After a mold is prepared and sprayed, the conveyor line moves it to the second enclosed station for lamination. Here, Ibazur employs another Robomat mounted on an overhead gantry, offering a 5m/16-ft by 5m/16-ft work envelope to accommodate the large parts. The robot arm is fitted with a modified MVP chopper gun, an automated High Volume PROGUN. The gantry design allows the robotic arm and gun to apply chopped glass and resin to one mold, then move back to the next mold in line and apply material to it, while the first mold is manually consolidated by a technician with a roller. The robot/gantry then moves forward and applies a second layer of chopped glass and resin to the rolled-out part.
Chouet explains that the robot is equipped with a sensor and safety system that prevents operation if a technician gets too close to the working zone. In this way, the rollout step can be safely performed while the robot sprays up the second mold. “For now, we’re unable to automate the rollout process,” he notes, “but it’s something we’re investigating.”
Two automated material-feed systems, also designed and built by Matrasur using MVP components, supply the robots with resins. The feed systems accommodate resin totes (some customers specify drums). The computerized system monitors the resin levels in the gun’s feed tote and pumps resin into it to ensure that the gun is adequately supplied during operation. The system includes an integral mixer and heating unit that keeps the resin consistent and at a uniform temperature. The feed can be switched readily between two sources (any combination of resins, mold releases and/or gel coats). Ibazur typically uses a polyester system, supplied by EuromereSprayCore (Chavagnes en Paillers, France) and several others sources.
At the second sprayup station, packages of multi-end glass roving sit on a pallet in the material feed area. The roving is fed through ceramic eyelets placed along the outside wall of the cabin, then it is directed to the top of the robot, just under the gantry, a distance of more than 9m/30 ft. A continuous tensioning system on the robot ensures that the roving never droops enough to become entangled with the robotic arm. Tailored for chopper guns, the roving is supplied by OCV Reinforcements (Toledo, Ohio) in extra-large packages with fewer knots, enabling production with fewer interruptions.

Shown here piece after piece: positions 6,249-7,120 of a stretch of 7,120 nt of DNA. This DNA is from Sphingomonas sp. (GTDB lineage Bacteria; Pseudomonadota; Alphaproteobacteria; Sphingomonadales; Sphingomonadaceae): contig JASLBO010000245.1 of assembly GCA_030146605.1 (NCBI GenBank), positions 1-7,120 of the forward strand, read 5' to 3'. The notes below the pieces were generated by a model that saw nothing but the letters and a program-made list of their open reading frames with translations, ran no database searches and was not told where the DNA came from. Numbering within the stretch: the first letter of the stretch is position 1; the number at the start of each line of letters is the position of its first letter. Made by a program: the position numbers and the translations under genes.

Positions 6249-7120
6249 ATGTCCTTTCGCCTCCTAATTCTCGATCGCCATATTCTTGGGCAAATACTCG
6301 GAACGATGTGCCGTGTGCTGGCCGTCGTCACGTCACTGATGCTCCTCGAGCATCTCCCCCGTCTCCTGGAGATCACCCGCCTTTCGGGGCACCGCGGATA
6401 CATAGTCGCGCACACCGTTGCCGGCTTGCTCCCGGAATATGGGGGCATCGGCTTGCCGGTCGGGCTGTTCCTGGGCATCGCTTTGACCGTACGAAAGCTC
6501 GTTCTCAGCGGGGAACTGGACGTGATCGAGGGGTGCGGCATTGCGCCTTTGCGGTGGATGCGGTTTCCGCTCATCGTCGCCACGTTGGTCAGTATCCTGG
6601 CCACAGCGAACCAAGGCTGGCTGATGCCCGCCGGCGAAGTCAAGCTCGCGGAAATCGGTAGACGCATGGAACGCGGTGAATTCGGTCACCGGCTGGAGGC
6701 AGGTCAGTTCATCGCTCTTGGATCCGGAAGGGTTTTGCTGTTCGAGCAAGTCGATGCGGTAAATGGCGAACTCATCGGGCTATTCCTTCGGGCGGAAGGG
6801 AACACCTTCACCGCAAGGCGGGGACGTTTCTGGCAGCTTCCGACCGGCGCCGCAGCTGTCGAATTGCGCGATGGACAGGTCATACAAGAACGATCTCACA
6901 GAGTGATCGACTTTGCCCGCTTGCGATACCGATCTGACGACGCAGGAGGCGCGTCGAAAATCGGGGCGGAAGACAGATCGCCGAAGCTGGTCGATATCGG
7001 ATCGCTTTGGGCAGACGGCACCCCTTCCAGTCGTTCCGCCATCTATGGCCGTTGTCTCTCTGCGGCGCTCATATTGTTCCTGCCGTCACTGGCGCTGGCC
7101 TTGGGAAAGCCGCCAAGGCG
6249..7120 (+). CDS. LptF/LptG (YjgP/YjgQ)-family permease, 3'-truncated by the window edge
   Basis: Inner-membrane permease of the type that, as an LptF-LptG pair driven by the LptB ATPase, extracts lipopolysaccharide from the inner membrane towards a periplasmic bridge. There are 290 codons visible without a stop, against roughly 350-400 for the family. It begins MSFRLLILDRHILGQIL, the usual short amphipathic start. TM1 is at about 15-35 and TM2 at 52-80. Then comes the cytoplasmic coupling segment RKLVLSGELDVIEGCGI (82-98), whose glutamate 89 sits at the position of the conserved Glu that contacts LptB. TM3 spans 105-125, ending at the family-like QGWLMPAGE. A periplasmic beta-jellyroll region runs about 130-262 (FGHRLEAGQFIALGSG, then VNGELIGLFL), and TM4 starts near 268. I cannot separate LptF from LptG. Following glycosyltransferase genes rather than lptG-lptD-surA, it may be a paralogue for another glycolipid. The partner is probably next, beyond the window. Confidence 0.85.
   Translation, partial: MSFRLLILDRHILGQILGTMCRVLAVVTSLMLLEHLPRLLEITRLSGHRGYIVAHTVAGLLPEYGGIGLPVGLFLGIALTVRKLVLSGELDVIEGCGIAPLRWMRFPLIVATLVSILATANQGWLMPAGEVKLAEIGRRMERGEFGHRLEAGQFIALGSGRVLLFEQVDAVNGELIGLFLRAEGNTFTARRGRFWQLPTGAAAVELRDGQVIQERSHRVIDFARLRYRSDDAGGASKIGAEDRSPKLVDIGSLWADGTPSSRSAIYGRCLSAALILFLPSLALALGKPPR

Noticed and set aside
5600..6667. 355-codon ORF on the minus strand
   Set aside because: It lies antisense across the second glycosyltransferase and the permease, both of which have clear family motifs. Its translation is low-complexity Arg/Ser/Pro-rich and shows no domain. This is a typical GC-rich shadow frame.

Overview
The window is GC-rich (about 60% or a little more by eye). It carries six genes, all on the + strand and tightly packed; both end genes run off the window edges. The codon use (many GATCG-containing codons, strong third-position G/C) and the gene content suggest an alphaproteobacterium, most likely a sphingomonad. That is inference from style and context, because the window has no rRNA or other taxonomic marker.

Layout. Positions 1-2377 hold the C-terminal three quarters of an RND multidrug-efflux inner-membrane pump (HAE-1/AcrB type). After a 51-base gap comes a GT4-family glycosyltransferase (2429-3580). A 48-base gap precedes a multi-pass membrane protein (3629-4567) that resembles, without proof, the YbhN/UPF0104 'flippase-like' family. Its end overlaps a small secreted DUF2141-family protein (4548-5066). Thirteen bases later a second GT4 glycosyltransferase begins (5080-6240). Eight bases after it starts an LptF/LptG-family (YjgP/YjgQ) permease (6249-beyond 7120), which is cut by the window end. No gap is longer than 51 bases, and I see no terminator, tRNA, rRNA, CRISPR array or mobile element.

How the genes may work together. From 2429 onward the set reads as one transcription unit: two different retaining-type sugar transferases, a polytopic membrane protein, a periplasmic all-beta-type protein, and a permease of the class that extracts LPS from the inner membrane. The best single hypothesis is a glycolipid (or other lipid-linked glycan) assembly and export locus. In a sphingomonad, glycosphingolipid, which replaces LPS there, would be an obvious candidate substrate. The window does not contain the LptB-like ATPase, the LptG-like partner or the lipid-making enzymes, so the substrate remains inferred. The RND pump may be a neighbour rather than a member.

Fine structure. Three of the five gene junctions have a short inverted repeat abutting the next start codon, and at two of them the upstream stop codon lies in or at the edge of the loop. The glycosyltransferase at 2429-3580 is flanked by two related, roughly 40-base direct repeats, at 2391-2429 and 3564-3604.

Long-term cost savings
After the second application of chopped glass and resin, more manual work is performed to stiffen certain pool models for handling and transport. Technicians apply preshaped kraft paper forms against the tacky layup to form reinforcing ribs, then they build a laminate over the paper with handheld chopper guns. The conveyor then moves the completely layed up molds around the corner to the curing area, where they undergo an 8- to 10-hour cure cycle (typically overnight). The last station on the carousel is for demolding. There, an overhead gantry crane lifts the completed parts off the molds and transfers them to a forklift for transport out of the building. The molds are inspected before they move around again to the mold release/gel coating station to repeat the process.
After nearly three years of operation, Ibazur reports that the number of labor hours to produce a pool has dropped from 37 to 13, saving more than €1 million ($1.44 million) in labor costs per year. And the annual energy costs have been cut in half, due primarily to lower air emission treatment costs. Raw material usage is 12 percent less, due to better part consistency and quality and less waste. So despite the initial cost of the robotic equipment and carousel, the operation is much more efficient. “There’s a huge upside here,” Chouet emphasizes. Automaton, “no matter what the business size, represents an area for vast improvement in the competitiveness of composites in all markets.”
Says Mathieu Combes, Ibazur’s owner, “We invested about €2.5 million ($3.5 million USD) in the factory and, to date, we are extremely satisfied with its performance. With six employees on site, we can produce up to seven pools per day, at a much lower cost than other facilities in France or anywhere in the world, for that matter. And, pool quality is enhanced because of the identical production process.”